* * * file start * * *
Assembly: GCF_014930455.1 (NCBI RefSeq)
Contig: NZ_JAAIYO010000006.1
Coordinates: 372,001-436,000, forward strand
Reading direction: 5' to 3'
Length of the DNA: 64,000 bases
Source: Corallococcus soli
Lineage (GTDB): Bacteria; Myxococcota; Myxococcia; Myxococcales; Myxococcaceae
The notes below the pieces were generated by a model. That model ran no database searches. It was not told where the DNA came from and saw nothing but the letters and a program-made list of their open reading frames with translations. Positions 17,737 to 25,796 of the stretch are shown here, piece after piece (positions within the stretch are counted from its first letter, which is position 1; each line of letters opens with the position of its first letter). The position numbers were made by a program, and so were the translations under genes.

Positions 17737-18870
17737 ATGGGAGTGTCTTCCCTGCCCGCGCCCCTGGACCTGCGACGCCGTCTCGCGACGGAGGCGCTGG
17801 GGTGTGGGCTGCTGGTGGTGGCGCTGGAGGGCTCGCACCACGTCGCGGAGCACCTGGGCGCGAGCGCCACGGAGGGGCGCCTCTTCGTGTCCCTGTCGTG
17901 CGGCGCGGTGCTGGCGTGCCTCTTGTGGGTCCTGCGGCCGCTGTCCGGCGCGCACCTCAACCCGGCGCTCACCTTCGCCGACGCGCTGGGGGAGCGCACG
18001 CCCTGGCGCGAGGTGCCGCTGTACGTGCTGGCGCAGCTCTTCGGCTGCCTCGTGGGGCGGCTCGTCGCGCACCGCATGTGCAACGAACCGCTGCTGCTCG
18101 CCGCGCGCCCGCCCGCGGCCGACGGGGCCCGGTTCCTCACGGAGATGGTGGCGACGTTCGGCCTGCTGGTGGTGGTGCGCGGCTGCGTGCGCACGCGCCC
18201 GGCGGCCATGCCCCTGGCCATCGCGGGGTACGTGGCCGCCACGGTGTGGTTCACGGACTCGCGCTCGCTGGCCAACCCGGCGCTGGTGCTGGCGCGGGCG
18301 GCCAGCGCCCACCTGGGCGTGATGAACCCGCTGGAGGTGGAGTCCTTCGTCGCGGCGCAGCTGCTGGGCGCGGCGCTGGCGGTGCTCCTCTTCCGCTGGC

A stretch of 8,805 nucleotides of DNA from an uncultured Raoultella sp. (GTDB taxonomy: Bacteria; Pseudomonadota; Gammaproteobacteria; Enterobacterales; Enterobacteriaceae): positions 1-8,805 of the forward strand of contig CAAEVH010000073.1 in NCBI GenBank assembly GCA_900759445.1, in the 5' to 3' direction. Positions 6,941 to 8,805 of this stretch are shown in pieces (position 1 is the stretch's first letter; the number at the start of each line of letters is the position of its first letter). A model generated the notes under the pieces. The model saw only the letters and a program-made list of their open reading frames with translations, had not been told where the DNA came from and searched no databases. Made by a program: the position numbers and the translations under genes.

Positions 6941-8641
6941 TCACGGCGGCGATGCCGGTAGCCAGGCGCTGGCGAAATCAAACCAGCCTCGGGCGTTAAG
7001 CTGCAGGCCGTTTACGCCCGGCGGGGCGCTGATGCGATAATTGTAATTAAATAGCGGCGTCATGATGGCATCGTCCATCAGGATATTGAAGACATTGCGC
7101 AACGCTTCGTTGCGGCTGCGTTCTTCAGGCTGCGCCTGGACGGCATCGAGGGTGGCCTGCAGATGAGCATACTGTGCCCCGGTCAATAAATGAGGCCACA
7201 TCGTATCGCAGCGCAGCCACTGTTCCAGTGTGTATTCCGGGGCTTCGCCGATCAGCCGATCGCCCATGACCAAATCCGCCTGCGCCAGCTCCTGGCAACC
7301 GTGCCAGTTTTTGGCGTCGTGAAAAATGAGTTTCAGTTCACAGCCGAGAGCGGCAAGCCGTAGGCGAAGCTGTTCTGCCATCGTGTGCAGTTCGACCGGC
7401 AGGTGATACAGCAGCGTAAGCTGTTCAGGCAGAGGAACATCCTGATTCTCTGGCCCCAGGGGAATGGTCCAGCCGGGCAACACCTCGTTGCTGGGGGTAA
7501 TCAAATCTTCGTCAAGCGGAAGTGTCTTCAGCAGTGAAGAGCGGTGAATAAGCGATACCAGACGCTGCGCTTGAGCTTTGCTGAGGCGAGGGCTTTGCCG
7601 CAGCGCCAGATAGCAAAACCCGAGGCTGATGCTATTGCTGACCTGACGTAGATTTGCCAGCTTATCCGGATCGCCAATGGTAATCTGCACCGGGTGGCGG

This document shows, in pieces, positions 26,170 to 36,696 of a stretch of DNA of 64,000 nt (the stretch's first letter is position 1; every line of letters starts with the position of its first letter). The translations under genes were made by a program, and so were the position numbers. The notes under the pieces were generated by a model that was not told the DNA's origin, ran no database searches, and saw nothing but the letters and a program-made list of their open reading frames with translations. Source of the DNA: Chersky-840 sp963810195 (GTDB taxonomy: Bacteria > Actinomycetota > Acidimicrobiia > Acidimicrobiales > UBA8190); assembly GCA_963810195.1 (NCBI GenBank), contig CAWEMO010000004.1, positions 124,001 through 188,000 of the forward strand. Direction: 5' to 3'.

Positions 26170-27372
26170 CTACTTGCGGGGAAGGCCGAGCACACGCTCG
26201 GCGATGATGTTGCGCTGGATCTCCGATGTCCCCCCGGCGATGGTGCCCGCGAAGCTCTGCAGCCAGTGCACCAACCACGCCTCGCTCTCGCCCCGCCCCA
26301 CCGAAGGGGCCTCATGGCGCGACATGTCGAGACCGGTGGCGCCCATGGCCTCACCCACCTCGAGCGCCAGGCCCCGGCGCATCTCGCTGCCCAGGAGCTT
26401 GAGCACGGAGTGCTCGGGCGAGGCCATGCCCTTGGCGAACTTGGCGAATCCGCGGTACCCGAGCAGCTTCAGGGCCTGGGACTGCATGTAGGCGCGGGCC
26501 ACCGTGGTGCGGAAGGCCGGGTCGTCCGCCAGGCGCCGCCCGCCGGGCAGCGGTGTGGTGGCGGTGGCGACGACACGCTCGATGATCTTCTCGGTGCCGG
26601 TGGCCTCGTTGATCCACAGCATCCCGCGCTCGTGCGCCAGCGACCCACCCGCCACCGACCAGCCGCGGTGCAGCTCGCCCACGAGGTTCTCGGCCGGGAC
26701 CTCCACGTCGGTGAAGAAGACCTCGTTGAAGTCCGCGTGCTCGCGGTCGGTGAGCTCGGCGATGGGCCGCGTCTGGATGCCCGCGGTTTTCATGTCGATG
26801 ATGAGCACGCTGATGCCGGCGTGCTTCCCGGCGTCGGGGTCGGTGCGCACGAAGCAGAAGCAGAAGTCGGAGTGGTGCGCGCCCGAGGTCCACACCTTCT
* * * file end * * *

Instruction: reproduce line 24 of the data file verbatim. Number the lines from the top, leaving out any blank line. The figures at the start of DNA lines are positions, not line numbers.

7401 AGGTGATACAGCAGCGTAAGCTGTTCAGGCAGAGGAACATCCTGATTCTCTGGCCCCAGGGGAATGGTCCAGCCGGGCAACACCTCGTTGCTGGGGGTAA